Greek people torn in two just days before the crucial referendum


Greece is divided right down the middle heading into Sunday’s referendum on European bailout proposals, portending even more upheaval for the stricken nation.

A poll commissioned by Bloomberg News showed 43 percent intend to vote “no” to reject the austerity demanded by creditors in exchange for financial aid; 42.5 percent back a “yes” to accept the conditions, the survey of 1,042 people by the University Of Macedonia Research Institute Of Applied Social and Economic Studies showed. The margin of error was 3 percent.

The survey suggests that the plebiscite may not resolve anything as the nation’s economic and political crises deepen. While the poll showed more than four in five Greeks want to stay in the euro, the nation’s crippled banks and Premier Alexis Tsipras’s isolation from other European leaders have thrown into doubt the country’s future in the currency union.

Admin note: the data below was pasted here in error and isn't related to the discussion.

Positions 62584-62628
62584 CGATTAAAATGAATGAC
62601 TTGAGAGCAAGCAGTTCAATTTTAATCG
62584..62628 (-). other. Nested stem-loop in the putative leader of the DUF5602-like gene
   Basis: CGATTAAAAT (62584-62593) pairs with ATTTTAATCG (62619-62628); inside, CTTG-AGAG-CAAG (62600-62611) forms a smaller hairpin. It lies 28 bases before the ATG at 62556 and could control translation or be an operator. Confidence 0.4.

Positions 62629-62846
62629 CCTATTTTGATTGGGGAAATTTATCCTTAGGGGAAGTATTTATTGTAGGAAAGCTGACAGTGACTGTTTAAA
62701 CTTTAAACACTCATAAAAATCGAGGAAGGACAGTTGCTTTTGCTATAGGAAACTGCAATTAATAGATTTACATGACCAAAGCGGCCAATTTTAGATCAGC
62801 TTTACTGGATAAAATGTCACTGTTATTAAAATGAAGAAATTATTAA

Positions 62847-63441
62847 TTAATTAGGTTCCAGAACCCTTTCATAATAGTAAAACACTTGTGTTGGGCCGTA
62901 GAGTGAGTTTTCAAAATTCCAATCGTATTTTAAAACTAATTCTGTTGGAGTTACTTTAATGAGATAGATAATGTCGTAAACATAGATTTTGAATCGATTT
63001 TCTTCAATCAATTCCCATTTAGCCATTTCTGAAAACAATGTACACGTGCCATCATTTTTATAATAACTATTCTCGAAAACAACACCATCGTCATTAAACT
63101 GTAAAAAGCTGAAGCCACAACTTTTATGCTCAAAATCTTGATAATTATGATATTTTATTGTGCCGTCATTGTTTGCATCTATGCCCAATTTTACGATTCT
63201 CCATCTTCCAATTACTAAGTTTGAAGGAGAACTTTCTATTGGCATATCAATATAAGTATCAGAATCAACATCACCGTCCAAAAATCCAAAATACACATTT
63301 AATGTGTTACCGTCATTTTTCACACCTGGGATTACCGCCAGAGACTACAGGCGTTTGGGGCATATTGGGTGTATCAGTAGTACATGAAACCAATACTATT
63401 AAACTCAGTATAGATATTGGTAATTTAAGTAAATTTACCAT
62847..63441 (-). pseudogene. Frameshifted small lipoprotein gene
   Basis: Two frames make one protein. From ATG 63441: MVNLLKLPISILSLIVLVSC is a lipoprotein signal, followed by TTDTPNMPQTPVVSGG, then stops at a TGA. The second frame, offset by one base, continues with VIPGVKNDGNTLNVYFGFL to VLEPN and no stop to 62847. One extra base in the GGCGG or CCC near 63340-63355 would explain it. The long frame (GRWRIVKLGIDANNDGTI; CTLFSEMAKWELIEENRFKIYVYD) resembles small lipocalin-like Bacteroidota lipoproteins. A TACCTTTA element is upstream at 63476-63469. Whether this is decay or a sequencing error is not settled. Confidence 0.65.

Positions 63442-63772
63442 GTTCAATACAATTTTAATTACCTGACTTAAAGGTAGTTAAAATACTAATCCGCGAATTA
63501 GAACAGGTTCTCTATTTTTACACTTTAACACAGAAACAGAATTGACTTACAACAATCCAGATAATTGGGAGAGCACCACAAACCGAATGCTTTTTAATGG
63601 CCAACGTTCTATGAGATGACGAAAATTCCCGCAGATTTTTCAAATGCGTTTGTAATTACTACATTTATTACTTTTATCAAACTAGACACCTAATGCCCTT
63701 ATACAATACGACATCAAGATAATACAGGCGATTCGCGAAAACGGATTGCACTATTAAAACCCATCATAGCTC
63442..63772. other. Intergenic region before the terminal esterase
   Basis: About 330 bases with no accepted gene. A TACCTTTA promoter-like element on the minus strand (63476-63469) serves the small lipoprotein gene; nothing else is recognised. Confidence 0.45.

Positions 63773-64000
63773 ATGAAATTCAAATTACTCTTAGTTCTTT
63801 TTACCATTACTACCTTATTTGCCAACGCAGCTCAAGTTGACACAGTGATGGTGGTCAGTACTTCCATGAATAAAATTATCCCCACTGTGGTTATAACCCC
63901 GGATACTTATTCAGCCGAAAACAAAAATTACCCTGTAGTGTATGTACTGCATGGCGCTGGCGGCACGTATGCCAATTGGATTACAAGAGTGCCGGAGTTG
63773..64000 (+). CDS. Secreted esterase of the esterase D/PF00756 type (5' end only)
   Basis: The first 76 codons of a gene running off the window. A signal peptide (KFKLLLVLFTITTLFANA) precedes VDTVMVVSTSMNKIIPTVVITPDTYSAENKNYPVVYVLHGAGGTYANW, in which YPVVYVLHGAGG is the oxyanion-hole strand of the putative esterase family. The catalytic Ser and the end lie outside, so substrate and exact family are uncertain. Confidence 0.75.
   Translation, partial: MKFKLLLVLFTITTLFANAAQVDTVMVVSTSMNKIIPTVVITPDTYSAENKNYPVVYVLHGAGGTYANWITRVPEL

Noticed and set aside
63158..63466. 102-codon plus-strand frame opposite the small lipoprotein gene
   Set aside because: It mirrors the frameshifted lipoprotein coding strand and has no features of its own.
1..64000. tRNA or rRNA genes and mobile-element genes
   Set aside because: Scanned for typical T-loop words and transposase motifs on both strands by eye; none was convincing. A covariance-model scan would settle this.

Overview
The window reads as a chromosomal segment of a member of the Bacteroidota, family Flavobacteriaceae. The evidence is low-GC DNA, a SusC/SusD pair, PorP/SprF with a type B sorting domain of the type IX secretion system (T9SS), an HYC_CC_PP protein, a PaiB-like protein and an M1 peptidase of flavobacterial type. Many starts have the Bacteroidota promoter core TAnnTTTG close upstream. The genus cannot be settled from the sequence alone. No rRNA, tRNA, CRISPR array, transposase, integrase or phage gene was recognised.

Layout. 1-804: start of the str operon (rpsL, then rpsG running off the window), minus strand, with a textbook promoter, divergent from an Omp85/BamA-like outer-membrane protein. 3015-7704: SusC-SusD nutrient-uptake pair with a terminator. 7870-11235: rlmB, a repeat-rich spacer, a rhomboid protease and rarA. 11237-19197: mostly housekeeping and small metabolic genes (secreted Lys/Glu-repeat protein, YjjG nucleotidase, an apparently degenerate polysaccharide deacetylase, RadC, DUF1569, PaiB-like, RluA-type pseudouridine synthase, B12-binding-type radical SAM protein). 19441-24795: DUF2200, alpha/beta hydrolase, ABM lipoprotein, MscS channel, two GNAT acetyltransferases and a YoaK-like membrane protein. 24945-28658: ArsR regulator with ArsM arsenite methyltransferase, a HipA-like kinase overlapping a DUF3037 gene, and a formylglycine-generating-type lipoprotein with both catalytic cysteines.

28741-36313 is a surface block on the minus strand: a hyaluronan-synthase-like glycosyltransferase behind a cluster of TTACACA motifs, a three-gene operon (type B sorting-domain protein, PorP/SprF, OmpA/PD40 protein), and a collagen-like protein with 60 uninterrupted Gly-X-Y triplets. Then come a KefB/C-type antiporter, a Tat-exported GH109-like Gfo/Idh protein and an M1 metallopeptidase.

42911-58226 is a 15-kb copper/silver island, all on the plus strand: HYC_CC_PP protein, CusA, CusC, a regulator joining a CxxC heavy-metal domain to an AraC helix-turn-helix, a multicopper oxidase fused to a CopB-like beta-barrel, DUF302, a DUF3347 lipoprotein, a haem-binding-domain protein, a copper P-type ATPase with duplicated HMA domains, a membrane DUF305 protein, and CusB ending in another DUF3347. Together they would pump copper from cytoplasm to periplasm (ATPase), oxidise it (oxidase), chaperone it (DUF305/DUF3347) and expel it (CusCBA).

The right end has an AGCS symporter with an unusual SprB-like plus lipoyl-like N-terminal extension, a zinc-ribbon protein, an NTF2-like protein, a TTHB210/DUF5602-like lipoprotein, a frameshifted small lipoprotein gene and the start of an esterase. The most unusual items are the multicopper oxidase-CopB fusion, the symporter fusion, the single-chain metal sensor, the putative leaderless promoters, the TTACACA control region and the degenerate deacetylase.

“This referendum had divided Greek society among two groups who have a different understanding of the question at hand,” Nikos Marantzidis, the pollster and a professor of political science at the university, said in an e-mail. There are supporters, “those who really think that the future of the country is outside the euro area and even the EU, and those who consider the referendum to be a negotiating tactic.”

Tsipras called the snap vote unexpectedly last weekend as talks with creditors broke down. He argues that Greeks can reject their proposals and still remain in the euro, winning better terms for its debt in the process — a claim disputed by almost everyone else.






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